“Sometimes I don’t feel like a Dead Man Walking, I feel like The Walking Dead.”
—Troy Davis, convicted of the death of police officer Mark MacPhail, executed 21 September 2011
“Doesn’t everyone know someone in prison or on parole?” a woman asks rhetorically at a meeting of the NAACP. It’s a powerful question, and Joshua M. Price makes it the title of a chapter in his new book Prison and Social Death.
I have had only one experience with the American penal system, and that was tangential. When I was still a teenager, a close friend of mine was arrested for breaking into homes (when the occupants were out) and selling their stolen antiques. There were others involved, but he accepted sole responsibility when they were caught, and consequently he was sentenced to serve a year in prison.
To this day I’m embarrassed to say that I only went to visit him once, and then only after a mutual friend insisted. Looking back, it must have been a rather low-security facility. I remember we were searched before entering, but the large visitors’ room was filled mostly with families and the few guards present ambled about for the most part unobtrusively. Yet, I couldn’t wait to leave. It was a disturbing and frightening world.
The experience left me feeling sullied, as if by merely knowing someone incarcerated I was guilty by association. I was resentful of my friend, and more than a little ashamed. Or was it humiliation that I felt?
Price reminds us that “the distinction between shame and humiliation is crucial, even if they sometimes coincide.” Shame is essentially introspective, something between the individual and his or her sense of conscience. Humiliation, instead, “involves stripping people of dignity, honor, or pride, rendering them helpless, and making them the object of contempt.” The humiliation, alienation and violence of American prisons is systemic, methodological. What I experienced as a visitor was nothing in comparison to what prisoners and their immediate family suffer.
“To be sentenced to prison is to be sentenced to social death,” Price says without exaggeration. It’s an indelible mark, permanent despite the putative goals of rehabilitation and the spurious promise of a second chance. Social death follows the individual beyond prison walls like a contagion, affecting their status as parolees and afflicting even family and friends they come into contact with. This is disturbingly revealed over and over again in the interviews Price and his students conducted over a period of years on behalf of the NAACP as part of an investigation into healthcare complaints by current and former prisoners and their families in Binghamton, New York.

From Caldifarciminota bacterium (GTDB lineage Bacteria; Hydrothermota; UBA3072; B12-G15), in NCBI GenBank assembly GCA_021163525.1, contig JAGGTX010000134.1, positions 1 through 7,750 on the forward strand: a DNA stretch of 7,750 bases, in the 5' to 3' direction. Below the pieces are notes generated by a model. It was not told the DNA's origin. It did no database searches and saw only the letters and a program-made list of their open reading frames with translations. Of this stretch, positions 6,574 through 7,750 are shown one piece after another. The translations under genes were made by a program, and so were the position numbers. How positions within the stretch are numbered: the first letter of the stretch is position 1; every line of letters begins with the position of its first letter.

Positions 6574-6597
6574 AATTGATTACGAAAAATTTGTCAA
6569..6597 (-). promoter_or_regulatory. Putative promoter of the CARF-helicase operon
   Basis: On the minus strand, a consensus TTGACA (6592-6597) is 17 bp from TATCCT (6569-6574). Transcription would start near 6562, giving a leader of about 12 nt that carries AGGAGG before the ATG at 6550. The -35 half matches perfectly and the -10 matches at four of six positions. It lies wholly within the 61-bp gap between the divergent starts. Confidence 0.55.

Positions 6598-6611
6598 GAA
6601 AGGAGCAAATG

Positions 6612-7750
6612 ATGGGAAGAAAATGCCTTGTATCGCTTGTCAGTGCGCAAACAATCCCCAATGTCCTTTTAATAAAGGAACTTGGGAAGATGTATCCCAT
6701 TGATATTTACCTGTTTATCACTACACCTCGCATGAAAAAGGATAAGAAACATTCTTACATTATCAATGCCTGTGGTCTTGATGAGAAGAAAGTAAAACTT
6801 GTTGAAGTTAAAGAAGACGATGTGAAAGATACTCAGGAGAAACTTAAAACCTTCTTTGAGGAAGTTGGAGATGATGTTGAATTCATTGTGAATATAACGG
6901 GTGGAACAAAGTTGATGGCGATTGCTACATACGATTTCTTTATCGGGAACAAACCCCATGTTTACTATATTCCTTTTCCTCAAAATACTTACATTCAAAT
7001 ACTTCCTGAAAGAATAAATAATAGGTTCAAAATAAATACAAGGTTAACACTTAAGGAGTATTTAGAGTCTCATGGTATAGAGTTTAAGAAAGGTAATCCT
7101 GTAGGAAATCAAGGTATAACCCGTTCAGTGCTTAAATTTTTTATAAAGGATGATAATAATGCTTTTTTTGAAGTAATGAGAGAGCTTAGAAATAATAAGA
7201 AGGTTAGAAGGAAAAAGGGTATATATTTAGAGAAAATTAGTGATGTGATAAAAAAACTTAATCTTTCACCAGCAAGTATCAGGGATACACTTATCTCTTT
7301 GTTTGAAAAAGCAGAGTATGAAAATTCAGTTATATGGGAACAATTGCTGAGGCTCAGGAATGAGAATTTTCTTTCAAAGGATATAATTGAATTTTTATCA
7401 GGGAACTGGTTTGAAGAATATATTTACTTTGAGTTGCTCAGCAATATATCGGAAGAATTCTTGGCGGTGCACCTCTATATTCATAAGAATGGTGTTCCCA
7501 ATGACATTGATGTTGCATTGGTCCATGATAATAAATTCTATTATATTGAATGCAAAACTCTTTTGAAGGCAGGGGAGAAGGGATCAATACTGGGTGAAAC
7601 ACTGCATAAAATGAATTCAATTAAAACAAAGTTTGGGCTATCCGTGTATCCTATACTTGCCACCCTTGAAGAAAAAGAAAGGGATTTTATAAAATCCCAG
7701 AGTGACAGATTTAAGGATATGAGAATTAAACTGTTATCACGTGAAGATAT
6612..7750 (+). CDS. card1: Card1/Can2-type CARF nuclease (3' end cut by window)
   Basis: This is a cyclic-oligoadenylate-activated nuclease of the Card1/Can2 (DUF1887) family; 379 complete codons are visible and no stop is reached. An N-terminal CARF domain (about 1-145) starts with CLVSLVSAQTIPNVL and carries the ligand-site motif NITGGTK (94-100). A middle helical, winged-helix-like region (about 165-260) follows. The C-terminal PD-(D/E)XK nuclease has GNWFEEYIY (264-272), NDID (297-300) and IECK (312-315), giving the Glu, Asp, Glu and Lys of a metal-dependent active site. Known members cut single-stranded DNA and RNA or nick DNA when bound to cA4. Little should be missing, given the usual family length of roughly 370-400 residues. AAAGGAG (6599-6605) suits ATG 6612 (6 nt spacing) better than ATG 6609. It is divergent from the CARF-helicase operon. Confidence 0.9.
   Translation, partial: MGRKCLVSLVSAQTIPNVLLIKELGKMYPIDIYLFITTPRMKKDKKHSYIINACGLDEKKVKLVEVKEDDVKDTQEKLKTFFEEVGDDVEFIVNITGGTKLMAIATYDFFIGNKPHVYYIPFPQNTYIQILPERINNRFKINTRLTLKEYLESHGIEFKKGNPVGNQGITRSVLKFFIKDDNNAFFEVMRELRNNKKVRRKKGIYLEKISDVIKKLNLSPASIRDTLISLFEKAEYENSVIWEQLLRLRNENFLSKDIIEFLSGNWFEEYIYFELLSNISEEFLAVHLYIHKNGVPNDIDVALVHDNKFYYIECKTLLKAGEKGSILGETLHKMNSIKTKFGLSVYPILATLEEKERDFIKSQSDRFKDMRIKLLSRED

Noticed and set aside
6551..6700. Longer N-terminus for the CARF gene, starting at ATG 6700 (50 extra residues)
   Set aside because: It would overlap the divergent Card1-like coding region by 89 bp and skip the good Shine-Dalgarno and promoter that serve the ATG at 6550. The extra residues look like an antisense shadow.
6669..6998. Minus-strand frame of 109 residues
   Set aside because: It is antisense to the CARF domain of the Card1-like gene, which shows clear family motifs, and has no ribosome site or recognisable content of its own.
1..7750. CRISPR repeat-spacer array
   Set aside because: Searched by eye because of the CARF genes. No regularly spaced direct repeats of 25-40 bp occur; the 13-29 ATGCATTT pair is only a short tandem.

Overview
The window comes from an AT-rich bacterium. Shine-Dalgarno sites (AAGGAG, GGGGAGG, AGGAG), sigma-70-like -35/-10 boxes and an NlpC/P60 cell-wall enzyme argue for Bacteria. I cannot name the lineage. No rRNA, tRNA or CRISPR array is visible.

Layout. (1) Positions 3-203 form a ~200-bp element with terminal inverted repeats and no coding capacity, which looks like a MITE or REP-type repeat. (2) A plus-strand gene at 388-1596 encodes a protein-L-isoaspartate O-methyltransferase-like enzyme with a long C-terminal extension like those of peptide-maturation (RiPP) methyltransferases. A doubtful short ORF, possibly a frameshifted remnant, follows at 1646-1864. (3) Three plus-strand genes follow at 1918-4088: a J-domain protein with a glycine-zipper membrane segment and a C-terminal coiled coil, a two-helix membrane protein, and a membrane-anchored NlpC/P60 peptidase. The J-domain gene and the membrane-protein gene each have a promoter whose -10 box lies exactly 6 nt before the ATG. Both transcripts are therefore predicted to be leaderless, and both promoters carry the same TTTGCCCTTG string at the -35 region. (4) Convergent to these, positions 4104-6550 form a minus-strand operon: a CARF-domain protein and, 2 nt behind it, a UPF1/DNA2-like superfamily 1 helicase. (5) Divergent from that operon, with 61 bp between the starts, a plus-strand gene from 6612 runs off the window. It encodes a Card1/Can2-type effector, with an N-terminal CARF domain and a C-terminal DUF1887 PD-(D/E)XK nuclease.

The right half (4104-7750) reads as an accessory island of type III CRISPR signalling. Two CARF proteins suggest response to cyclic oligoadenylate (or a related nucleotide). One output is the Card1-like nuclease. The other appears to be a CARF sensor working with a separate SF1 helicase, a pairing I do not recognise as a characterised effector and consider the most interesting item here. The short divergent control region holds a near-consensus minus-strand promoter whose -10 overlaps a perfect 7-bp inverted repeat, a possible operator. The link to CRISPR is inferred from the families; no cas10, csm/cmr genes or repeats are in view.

Though published by a university press (Rutgers), Price’s book is unlike the academic fare many will be used to reading. Michel Foucault and Giorgio Agamben get brief mention, but to his credit Price is more interested in actively listening than in theoretical connections or statistical analyses. After all, he says, disinterested numbers “do not capture the experience of being subject to the arbitrary tyrannies and caprices of parole agents,” prison guards and medical staff, and other judicial authorities. The testimonies, instead, do: in both their graphic imagery and disturbing repetition.
Price remarks: “The stories people in jail told me were often harrowing. We interviewed someone who had gone into a diabetic coma when denied his insulin shots; a woman who showed me her swollen limb, whose skin was peeling, and who told me she was worried she had gangrene but could not get medical attention. I interviewed people forced to languish in their cells for days with a burst appendix or a fractured vertebra before they received anything other than Pepto-Bismol or Advil.”
Price rightly argues that such neglect amounts to additional punishment. Prison violence “cannot be limited simply to intentional physical abuse by other incarcerated people or by a specific guard or guards. It involves institutionalized forms of mistreatment, including poor health care.” His research reveals a systemic policy under which women are denied prenatal medical attention and forced to give birth in shackles or prohibited from breastfeeding their newborns. Transgender individuals, he finds, are regularly denied the right to express their identities or very deliberately thrown in with a general population and subjected to rape.
A disproportionate number of the incarcerated are, of course, African-American. In a chapter titled “Racism, Prison, and the Legacies of Slavery”, Price notes that while “it would be an oversimplification to reduce the complex social and political pressures that gave rise to the northern [American] penitentiary to white anxiety over black emancipation ... the coincidence is striking and cannot be ignored.” Nor can the parallels between how prisoners and slaves have been treated. The sexual exploitation of African American female prisoners by white male guards is only one parallel; the convict labor leasing program is another.
Price pays special attention to the practice of “natal alienation”, the forced separation of families. Under slavery, “even when a family was together, as on a plantation, each [slave] had to be made powerless vis-à-vis the others. An enslaved person could be whipped or sold off at any time, and other slaves were in little position to do anything. The institution of slavery made it difficult, moreover, to transmit one’s heritage to one’s progeny. In effect, one’s family and community ties had little or no legal or social standing.”